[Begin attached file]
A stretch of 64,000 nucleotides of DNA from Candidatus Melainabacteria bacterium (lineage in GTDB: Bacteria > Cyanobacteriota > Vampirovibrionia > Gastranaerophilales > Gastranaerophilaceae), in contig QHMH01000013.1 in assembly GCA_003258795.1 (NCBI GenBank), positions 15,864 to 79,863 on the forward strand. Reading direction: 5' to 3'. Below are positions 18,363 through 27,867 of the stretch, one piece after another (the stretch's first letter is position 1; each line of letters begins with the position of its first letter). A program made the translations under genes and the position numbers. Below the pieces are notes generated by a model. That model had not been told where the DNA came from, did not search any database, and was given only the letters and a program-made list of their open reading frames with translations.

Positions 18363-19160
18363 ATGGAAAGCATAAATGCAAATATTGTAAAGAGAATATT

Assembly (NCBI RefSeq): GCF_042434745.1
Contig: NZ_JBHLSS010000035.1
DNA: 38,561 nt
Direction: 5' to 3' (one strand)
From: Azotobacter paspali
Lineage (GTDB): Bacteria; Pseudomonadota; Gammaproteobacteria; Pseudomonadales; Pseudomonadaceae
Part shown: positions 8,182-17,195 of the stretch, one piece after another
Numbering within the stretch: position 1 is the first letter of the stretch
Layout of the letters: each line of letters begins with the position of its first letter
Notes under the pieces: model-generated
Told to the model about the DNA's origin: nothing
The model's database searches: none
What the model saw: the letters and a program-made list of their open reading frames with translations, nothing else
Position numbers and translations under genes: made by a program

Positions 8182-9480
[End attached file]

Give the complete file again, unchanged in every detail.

A stretch of 64,000 nucleotides of DNA from Candidatus Melainabacteria bacterium (lineage in GTDB: Bacteria > Cyanobacteriota > Vampirovibrionia > Gastranaerophilales > Gastranaerophilaceae), in contig QHMH01000013.1 in assembly GCA_003258795.1 (NCBI GenBank), positions 15,864 to 79,863 on the forward strand. Reading direction: 5' to 3'. Below are positions 18,363 through 27,867 of the stretch, one piece after another (the stretch's first letter is position 1; each line of letters begins with the position of its first letter). A program made the translations under genes and the position numbers. Below the pieces are notes generated by a model. That model had not been told where the DNA came from, did not search any database, and was given only the letters and a program-made list of their open reading frames with translations.

Positions 18363-19160
18363 ATGGAAAGCATAAATGCAAATATTGTAAAGAGAATATT

Assembly (NCBI RefSeq): GCF_042434745.1
Contig: NZ_JBHLSS010000035.1
DNA: 38,561 nt
Direction: 5' to 3' (one strand)
From: Azotobacter paspali
Lineage (GTDB): Bacteria; Pseudomonadota; Gammaproteobacteria; Pseudomonadales; Pseudomonadaceae
Part shown: positions 8,182-17,195 of the stretch, one piece after another
Numbering within the stretch: position 1 is the first letter of the stretch
Layout of the letters: each line of letters begins with the position of its first letter
Notes under the pieces: model-generated
Told to the model about the DNA's origin: nothing
The model's database searches: none
What the model saw: the letters and a program-made list of their open reading frames with translations, nothing else
Position numbers and translations under genes: made by a program

Positions 8182-9480